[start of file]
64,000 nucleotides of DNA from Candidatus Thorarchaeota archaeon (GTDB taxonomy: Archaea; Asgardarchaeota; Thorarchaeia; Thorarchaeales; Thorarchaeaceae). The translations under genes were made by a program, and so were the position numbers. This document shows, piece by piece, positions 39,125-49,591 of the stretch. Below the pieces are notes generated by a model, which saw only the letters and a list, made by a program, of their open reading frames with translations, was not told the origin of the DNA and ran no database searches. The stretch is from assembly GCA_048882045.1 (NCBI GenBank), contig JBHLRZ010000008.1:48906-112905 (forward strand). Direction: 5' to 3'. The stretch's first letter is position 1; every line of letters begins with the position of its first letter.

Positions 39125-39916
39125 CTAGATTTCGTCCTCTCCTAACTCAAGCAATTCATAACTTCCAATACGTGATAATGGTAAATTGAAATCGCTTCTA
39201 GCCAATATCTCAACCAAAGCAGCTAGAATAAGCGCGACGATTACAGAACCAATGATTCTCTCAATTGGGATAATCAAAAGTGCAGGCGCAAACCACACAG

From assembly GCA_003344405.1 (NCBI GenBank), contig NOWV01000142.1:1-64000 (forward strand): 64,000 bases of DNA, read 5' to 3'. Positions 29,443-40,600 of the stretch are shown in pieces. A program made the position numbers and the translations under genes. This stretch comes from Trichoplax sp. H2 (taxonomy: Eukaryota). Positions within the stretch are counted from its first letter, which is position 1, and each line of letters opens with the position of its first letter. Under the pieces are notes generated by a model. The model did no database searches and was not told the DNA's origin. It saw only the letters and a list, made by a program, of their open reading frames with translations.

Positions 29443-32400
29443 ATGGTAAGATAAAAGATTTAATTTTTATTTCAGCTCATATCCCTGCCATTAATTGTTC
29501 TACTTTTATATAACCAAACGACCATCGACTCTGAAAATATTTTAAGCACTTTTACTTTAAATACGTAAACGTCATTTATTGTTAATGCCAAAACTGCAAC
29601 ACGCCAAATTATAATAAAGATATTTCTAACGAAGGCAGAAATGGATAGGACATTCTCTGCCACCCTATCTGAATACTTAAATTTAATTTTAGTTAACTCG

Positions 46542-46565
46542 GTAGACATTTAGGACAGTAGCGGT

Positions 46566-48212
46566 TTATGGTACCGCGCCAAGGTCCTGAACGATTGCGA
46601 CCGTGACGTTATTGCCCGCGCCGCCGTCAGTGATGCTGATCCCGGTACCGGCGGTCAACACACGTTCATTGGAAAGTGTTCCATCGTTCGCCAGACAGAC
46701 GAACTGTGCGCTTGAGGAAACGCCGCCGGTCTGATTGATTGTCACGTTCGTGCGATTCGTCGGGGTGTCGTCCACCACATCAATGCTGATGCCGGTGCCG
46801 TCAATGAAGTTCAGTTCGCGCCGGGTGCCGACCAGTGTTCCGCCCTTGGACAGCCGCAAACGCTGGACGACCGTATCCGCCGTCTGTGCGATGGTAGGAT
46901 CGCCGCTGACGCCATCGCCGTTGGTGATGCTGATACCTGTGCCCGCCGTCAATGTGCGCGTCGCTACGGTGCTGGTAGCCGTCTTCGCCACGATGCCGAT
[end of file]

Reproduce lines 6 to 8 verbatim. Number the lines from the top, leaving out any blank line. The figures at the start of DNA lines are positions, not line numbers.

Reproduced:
Positions 29443-32400
29443 ATGGTAAGATAAAAGATTTAATTTTTATTTCAGCTCATATCCCTGCCATTAATTGTTC
29501 TACTTTTATATAACCAAACGACCATCGACTCTGAAAATATTTTAAGCACTTTTACTTTAAATACGTAAACGTCATTTATTGTTAATGCCAAAACTGCAAC